By J. A. STUBBS
LOOKING back over the years since retiring, I realise that I am unknown to most of the Staff and to all of the pupils in the Grammar School. Such changes in personnel are normal to the life of any school. The steady development of the School has, however, entailed a more uncommon change - a new building. A somewhat similar event took place when I was a member of the Staff, the long awaited transfer of the girls to their new premises, in Plashet Grove. Until this time the School was really in two sections, since we did not have mixed classes, the girls occupying the rooms on the south side of the old building. We got on very happily together and might have continued so but for the demands of progress.
Many Old Esthameians will remember Miss Foreman's history lessons. I had a limited amount of mixed teaching, being responsible for some of the girls' science, the rest being taken by the Headmistress, Miss Cross. It was enjoyable work and happy memories remain of some of the pupils, mast prominently perhaps of Eileen Garson of whom, with the whole of the Combined Schools and Staff, I possess a photograph taken in the playground by a revolving camera.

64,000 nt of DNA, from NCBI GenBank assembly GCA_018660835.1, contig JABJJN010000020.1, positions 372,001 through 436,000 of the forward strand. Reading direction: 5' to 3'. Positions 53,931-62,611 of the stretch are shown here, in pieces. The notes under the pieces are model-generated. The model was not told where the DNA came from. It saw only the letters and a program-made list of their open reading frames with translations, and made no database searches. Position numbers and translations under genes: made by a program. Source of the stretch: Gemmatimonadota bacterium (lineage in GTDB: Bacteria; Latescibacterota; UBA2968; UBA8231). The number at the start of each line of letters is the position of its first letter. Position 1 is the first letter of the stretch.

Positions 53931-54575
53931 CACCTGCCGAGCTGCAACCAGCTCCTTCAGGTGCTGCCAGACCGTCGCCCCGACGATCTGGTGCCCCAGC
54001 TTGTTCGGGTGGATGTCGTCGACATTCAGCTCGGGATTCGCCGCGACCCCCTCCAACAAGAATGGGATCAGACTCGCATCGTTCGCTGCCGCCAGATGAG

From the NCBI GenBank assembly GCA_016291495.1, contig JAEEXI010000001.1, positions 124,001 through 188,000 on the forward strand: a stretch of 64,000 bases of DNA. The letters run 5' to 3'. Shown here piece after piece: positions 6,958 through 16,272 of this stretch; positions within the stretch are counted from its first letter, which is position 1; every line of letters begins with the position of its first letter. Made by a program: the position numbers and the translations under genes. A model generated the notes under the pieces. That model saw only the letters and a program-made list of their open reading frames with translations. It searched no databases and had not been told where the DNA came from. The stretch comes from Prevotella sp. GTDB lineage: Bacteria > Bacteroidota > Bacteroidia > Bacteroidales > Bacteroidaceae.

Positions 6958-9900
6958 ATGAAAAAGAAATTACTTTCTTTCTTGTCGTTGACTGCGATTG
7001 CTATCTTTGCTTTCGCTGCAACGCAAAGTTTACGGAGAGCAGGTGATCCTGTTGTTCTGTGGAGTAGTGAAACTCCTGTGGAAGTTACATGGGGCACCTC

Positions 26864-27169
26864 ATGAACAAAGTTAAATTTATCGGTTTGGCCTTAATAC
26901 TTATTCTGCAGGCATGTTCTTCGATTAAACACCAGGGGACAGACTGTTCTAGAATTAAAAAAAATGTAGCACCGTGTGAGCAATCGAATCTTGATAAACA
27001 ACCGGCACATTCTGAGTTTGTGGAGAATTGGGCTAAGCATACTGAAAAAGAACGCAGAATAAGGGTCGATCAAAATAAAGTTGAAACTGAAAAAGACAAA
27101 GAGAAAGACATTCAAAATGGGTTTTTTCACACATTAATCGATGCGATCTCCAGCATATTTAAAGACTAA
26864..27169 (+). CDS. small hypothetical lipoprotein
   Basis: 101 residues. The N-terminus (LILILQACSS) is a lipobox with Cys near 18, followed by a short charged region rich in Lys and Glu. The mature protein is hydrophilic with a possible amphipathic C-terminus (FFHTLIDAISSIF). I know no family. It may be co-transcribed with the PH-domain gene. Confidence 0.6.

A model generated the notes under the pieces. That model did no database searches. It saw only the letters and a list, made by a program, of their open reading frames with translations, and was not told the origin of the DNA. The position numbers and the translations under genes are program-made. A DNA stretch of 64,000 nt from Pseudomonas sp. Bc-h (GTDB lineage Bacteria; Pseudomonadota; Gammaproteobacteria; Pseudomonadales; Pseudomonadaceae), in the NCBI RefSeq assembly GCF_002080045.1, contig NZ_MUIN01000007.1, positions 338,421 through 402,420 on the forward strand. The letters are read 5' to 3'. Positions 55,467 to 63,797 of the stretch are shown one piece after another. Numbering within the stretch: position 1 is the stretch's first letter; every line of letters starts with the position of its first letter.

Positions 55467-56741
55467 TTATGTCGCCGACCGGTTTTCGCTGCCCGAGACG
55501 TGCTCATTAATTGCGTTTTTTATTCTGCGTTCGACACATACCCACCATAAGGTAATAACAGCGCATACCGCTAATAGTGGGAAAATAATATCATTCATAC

Many other pupils who have since become well known could be recalled. To mention a few - Alan Hunter, who has been on TV in connection with talks about the moon, and an elder brother of his who came to take the blood pressures of the whole School, including some of the Staff, as an aid to his researches at the London Hospital; Tyte, who assisted in the designing of the atom bombs tested in Australia; and, more recently, W. Mankowitz, who is rapidly rising in public favour as an author with a unique, style. When first engaged in University Examination work my chief was L. Hunter, another member of the renowned family and, at that time, in charge of the chemistry at Leicester University College.
From 1905 for the next forty-one years the whole of my full-time teaching career was spent in the small area east of the Town Hall, twelve years at Napier Road and the rest at the Technical College. Mr. Griffiths and I followed Drs. Dunstan and Thole, who left to form the nucleus of the research staff of the Anglo-Persian (now Iranian) Oil Company, thus forming a link between the College and the famous refinery at Abadan.
In 2005 the Grammar School may be celebrating its centenary. We hope so, and, as its years grow, so may its fine reputation and tradition.